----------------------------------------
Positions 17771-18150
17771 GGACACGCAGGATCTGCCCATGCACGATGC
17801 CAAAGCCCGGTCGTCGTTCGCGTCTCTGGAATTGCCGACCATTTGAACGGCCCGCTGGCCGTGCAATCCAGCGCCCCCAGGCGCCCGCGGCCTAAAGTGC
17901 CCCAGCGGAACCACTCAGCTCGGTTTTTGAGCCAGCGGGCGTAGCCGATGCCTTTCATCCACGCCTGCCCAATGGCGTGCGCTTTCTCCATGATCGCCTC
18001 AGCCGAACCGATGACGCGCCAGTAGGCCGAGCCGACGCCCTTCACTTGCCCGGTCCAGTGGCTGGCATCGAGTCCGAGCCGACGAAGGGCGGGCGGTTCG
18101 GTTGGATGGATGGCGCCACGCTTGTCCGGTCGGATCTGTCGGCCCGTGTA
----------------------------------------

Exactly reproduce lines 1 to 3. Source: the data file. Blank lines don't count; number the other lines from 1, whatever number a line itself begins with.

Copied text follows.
Positions 17771-18150
17771 GGACACGCAGGATCTGCCCATGCACGATGC
17801 CAAAGCCCGGTCGTCGTTCGCGTCTCTGGAATTGCCGACCATTTGAACGGCCCGCTGGCCGTGCAATCCAGCGCCCCCAGGCGCCCGCGGCCTAAAGTGC